Leftovers become luxurious with help from “The Everlasting Meal Cookbook”

Tamar Adler gives readers expert tips to turn leftovers into something special (and help mitigate food waste, too)

Published March 27, 2023 3:02PM (EDT)

Tamar Adler attends Edible Schoolyard NYC 2017 Spring Benefit at Metropolitan West on April 24, 2017 in New York City. (Sylvain Gaboury/Patrick McMullan via Getty Images)
Tamar Adler attends Edible Schoolyard NYC 2017 Spring Benefit at Metropolitan West on April 24, 2017 in New York City. (Sylvain Gaboury/Patrick McMullan via Getty Images)

This article originally appeared on FoodPrint.


Tamar Adler's 2011 book "An Everlasting Meal: Cooking with Economy and Grace" came out at a time when male chefs were being celebrated as rock stars, Anthony Bourdain ruled the airwaves and "Top Chef" was appointment viewing for a certain type of restaurant-goer. Her book, which began by extolling the virtues of boiling water, went completely against the grain of the food culture at the time. There was no bombast and there was no hubris: Adler wanted readers to be guided by their palates and instincts, as she was. Though she'd cooked at the storied Chez Panisse restaurant, what she really wanted to demonstrate for people is that what they were capable of creating at home with whatever was available could be just as good.

"An Everlasting Meal" had some recipes, but it was more about an ethos, a philosophy of the kitchen. Now, with "The Everlasting Meal Cookbook: Leftovers A–Z," she is providing an alphabetical and ingredient divided guide to what to do with leftover vegetables, pickles, sauces, snacks and much more, with a chapter that includes both meat and tofu. A reader of the original "An Everlasting Meal" can intuit what the cookbook version looks like. Indeed, what Adler has provided is a guide to cooking intuition — an encyclopedia of what to do with herb stems, lingering falafel and extra sardines. "Anything that is true of a Carrot, cooked," she writes under the entry "Parsnips, cooked," "is true of a parsnip." The introduction reminds the reader, "the amount of leftover mashed potatoes you need is the amount you have." To some, this will be a relief; to others, a source of anxiety. But Adler tries to get the audience onto her wavelength, building their confidence by reminding them, "All cooking really requires is perception, practice and patience."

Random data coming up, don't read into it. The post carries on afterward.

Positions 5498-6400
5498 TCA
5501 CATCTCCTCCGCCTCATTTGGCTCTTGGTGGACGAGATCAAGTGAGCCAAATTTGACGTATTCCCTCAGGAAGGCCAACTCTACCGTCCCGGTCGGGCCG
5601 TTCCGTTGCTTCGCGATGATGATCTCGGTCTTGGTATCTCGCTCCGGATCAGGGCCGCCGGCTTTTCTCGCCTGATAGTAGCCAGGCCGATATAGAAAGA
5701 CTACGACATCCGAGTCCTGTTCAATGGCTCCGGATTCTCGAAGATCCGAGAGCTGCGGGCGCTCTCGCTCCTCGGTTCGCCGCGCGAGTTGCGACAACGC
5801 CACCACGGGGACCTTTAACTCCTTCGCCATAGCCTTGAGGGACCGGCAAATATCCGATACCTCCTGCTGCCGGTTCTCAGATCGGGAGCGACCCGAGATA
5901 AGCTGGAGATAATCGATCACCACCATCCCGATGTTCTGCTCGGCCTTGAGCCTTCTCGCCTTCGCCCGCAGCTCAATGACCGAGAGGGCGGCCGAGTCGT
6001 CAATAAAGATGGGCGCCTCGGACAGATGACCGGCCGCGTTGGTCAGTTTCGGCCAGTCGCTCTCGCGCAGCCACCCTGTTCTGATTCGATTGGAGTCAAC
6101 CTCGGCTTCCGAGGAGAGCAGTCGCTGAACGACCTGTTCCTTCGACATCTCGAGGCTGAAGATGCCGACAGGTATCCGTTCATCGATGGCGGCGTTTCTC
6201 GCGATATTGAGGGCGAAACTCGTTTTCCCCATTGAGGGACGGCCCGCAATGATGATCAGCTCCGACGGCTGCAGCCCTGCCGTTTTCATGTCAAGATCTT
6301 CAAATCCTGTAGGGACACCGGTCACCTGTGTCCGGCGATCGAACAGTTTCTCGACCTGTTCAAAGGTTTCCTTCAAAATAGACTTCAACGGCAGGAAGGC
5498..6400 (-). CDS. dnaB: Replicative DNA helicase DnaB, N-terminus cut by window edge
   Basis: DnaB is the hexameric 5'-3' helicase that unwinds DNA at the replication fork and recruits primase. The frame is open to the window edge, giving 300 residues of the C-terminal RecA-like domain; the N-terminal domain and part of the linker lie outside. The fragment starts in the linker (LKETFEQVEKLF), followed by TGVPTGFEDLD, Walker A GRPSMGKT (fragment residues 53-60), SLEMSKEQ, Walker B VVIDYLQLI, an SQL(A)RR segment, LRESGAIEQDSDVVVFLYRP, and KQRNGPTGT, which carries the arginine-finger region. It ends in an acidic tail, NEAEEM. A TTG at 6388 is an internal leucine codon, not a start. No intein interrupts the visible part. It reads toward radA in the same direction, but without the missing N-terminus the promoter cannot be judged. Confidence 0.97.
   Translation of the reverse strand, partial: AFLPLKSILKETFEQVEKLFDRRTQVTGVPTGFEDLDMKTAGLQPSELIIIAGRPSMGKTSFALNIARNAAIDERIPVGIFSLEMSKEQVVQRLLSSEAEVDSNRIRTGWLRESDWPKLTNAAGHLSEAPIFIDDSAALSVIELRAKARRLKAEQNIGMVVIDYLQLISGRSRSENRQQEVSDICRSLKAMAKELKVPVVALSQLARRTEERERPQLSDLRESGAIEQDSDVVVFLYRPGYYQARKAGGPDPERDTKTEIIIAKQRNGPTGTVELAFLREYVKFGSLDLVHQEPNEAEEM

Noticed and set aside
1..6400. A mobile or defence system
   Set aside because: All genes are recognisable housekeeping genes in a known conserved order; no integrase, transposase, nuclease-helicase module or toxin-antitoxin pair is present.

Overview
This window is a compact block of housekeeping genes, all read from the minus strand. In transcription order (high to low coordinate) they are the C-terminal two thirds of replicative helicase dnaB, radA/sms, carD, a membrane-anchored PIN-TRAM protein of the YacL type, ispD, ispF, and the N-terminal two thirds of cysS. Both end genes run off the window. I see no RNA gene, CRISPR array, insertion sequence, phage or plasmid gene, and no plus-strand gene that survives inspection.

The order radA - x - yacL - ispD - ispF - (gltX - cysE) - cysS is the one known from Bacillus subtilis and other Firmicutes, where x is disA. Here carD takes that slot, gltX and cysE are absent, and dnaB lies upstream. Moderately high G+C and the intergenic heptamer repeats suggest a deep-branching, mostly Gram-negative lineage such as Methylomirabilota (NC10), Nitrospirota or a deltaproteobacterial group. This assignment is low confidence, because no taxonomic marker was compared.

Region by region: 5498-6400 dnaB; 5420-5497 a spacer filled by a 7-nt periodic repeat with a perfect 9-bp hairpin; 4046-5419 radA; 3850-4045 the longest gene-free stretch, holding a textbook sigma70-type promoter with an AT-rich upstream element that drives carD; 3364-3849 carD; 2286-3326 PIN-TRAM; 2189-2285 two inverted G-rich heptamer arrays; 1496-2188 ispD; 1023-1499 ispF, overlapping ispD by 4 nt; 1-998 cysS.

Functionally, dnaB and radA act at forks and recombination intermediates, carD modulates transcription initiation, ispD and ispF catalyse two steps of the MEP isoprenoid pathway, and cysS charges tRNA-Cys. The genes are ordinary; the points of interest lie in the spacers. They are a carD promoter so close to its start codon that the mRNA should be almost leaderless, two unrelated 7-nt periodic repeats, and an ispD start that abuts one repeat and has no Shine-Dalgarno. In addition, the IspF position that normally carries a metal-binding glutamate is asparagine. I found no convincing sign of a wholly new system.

While it may be a popular approach with many cookbook authors and recipe developers today, Adler wanted to do more than write a guidebook for replicating her own palate — and she succeeds. There are short essays introducing each section, named in the style of her clear influence, M.F.K. Fisher. ("How to Grow Old" is the bread chapter.) She basically forces the reader to trust themselves, which could be off-putting to anyone who wants to be guided in a more strict manner. But it's refreshing to read a cookbook that tells you that, in fact, you've evolved to know what you're doing with food, that your senses of smell and touch are better than a timer or a measuring spoon or a corporate label warning that the food may be expired. It's also exciting to be shown that the everyday grind of the kitchen can be elevated and appreciated. Shouldn't we be reminded that finishing a dish with flaky sea salt is worth the fuss because of the occasion it provides, even to something as simple as your morning toast or an afternoon frittata filled with roasted vegetables that were past their prime?